The Retirement Plan Fiduciary: 3(21) vs. 3(38)

Continuing with the ‘Fiduciary’ theme from our last blog post, and since Plan Sponsors are increasingly looking for investment advisors who can shoulder some of the fiduciary burden related to offering employee retirement plans, I thought it would be beneficial to write about the difference between a 3(21) and 3(38) retirement plan fiduciary.

There’s definitely an uptick in having an independent entity sign off as a fiduciary along with the plan sponsor. The number of plan sponsors interested in such an advisor has increased as the number of class action lawsuits filed by plan participants against their retirement plans has risen.

In February 2008, the U.S. Supreme Court ruled in LaRue v. De Wolff, Boberg & Associates, Inc. that plan participants may take action against plan sponsors. Many lawsuits followed, which has scared many advisors away from becoming fiduciaries.

If you are a plan sponsor and a fiduciary to the plan, you have a duty to act in the best interest of your participants. You need to be a prudent expert. If you are not, you need to go out and find that expertise. In today’s environment, a 3(21) or 3(38) fiduciary is another expert that a plan sponsor can share some responsibility and liability with.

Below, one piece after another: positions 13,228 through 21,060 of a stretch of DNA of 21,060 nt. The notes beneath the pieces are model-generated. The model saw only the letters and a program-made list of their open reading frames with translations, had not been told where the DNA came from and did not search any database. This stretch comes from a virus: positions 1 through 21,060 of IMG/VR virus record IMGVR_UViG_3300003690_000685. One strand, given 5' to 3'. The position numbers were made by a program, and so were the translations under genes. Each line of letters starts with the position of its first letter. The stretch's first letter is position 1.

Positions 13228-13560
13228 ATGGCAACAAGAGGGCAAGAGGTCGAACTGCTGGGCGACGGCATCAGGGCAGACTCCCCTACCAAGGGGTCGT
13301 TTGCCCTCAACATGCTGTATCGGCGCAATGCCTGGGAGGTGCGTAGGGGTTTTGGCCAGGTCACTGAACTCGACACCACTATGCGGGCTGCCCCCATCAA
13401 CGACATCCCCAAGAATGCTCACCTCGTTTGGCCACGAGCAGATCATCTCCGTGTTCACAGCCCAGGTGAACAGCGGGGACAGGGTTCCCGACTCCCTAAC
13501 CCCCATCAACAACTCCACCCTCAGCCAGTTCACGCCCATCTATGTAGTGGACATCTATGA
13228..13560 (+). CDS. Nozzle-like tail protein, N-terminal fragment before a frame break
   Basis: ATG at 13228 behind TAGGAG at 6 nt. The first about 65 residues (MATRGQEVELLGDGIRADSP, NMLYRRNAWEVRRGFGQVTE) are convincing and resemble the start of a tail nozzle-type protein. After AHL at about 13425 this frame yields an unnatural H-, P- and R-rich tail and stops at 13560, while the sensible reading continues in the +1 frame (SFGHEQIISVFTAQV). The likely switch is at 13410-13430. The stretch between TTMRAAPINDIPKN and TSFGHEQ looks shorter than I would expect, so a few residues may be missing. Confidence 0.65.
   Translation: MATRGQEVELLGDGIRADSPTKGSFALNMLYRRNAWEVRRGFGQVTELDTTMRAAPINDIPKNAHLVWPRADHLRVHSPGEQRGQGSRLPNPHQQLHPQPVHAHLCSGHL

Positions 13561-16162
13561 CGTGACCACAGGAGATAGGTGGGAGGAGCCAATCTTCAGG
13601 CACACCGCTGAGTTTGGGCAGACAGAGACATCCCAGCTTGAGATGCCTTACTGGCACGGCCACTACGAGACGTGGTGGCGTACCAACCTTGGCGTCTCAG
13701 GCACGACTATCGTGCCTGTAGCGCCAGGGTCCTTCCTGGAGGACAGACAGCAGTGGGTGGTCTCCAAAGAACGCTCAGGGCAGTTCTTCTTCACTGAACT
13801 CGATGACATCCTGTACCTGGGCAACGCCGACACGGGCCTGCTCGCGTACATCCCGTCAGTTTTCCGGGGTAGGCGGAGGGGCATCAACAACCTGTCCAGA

According to the Employee Retirement and Investment Security Act (ERISA), a 3(21) fiduciary serves as a ‘co-fiduciary’ to the plan. As a ‘co-fiduciary,’ a 3(21) investment advisor will provide the plan with a recommended menu of funds. This recommended lineup is then approved by the company providing the retirement plan (investment committee, retirement plan committee, plan sponsor etc.). With this arrangement, the plan sponsor has merely hired a ‘partner’ to help them carry out their fiduciary responsibilities.

ERISA 3(38) fiduciaries stand in stark contrast to their 3(21) counterparts. A 3(38) fiduciary does not provide the plan with a recommended menu of funds; it actually selects and manages the lineup of funds that are used in the plan. A 3(38) fiduciary is considered the investment manager to the plan. Therefore, the plan sponsor does not retain any fiduciary responsibilities relating to the fund lineup, giving that person relief from any related liability.

Please note, not everyone in the marketplace will serve as a fiduciary. Some only act as a broker and won’t sign on as a fiduciary. Most plan sponsors prefer a 3(21) or 3(38) fiduciary. If you are in charge of making this decision for your company’s plan, it is important to understand in what capacity your investment advisor is acting.

- Brian Valenti

Generation Capital Management (GCM) is an independent, SEC-Registered Investment Advisor located in Rochester, NY. Since 2003, we have provided value to our clients through a premium level of investment service and an unbiased, effective investment process. If you have questions or need additional information, please feel free to contact us at: (585) 232 – 8560.